Book/Article Reviews

Blogging the ARPS: de Marchi and Page

See the introduction to and explanation of this series of posts.

“Agent-Based Models,” Scott de Marchi and Scott E. Page

I remember a time– 8 years ago? 10?– when I was briefly convinced that we were headed for a really huge convergence and transformation in the social sciences: as experimental economics and behavioural psychology made more progress on realistic understandings of decisionmaking; as everyone came to take seriously the balance among self-interest, love of dominance or power, reciprocity, in-group altruism, and altruistic punishment for norm violation that seems to run in our evolved psyches; as the traditional theory of spontaneous order got supplemented by the understanding of emergence and by the generation of work that included Axelrod and Ostrom; and as normative theory absorbed (and engaged with) all of these lessons, as two generations ago it absorbed (and contested) develoments in rational choice theory and economics; we might really start to see a Grand Unified Theory of human social orders in our lifetime. And part of what convinced me of that was exposure to the overlap of complexity theory and agent-based modelling associated with the Santa Fe Institute; that looked to me like the point where all these things would come into contact.

(As an aside: the people who talk about such unification these days are probably more likely to be believers in the power of Big Data. I’m not one. Looking for your keys under a 100,000 watt laser-powered streetlamp doesn’t solve the structural problem with only looking under streetlamps because that’s where the light is.)

I don’t know that I changed my mind about that view so much as I stopped thinking about it. Years later, all of those literatures and approaches seem more entrenched in their separateness. But anyway, this article did a great job of reminding me about the potential power of agent-based modelling. (And, contrary to my ex ante worries, it’s not at all technically dense; it’s very accessible to the nonspecialist.) De Marchi and Page are very modest about agent-based modelling, taking care in particular to talk about it as a complement to game theoretic modelling– less committed to equilibrium analysis or an assumption of optimizing behavior, more able to model social spaces and interactions as well as complicated decision rules, but therefore sometimes lacking in the power game theory has to think about underlying equilibria. It seems to me that game theory is instead a special case of agent-based modelling, but that de Marchi and Page find it impolitic to say so. (But that’s sheer speculation on my part.) Even with modesty and possible understatement, though, they make clear how useful and illuminating agent-based modelling can be, and how much it can add alongside game-theoretic and microeconomic/ rational choice approaches.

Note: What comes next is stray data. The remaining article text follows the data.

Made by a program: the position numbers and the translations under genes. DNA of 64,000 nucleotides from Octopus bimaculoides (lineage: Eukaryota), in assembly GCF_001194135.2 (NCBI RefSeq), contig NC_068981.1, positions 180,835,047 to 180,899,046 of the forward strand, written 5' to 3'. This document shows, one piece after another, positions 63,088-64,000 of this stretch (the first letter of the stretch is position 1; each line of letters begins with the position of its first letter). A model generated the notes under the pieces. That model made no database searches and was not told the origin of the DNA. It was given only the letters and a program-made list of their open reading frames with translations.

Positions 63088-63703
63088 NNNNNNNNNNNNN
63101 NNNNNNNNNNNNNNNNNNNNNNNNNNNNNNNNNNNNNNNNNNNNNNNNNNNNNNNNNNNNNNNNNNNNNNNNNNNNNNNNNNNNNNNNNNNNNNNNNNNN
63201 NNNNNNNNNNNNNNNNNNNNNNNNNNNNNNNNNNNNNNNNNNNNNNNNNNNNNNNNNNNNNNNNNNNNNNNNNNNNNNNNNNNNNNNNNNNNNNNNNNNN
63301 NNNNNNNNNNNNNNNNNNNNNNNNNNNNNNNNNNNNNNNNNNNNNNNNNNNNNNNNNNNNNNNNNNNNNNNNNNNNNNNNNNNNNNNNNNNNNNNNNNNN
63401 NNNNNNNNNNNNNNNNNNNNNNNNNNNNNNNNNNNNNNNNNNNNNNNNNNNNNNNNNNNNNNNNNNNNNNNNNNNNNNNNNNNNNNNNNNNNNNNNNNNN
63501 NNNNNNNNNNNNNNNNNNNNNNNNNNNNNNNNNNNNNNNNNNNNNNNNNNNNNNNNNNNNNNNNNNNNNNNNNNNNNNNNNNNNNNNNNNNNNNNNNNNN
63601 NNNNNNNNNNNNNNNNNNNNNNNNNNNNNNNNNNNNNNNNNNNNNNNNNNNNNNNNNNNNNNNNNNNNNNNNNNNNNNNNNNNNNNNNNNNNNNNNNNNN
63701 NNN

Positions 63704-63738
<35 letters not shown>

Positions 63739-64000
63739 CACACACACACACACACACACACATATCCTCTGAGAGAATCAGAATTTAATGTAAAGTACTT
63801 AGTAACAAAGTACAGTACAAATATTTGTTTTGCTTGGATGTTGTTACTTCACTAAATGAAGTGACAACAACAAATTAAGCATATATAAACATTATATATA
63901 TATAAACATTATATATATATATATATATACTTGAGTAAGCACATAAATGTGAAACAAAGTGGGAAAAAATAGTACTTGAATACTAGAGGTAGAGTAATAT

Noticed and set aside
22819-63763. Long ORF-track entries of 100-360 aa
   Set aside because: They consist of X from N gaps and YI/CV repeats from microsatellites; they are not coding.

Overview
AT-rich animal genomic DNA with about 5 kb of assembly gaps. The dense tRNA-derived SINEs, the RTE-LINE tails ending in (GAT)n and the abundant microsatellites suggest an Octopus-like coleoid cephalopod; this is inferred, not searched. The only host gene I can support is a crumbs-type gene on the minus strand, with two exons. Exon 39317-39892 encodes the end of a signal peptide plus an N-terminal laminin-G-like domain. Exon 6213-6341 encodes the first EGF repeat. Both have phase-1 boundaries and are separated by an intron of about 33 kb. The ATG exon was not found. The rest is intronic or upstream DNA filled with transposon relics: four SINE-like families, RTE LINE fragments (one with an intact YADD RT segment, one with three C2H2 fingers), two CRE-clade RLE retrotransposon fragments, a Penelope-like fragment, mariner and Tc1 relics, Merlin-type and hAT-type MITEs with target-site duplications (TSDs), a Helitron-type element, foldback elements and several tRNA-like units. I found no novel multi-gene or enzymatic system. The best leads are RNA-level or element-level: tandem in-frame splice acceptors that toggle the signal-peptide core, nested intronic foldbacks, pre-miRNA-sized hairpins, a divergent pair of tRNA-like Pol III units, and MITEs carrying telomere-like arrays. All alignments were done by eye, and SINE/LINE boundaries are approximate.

As far as I’m concerned this piece comes awfully close to the Platonic ideal of what one of these ARPS should look like and accomplish– and it’s reminded me to buy Page’s book Complexity and Diversity, which has been on my list for a long time.

Next up, another part of the discipline I used to be on top of: indigenous peoples’ politics. “Tribal-State Relations” by Laura E. Evans.

  • It may be a terrific article, but since it’s hidden behind a paywall, very few people will read it — even given your very positive review. Too bad.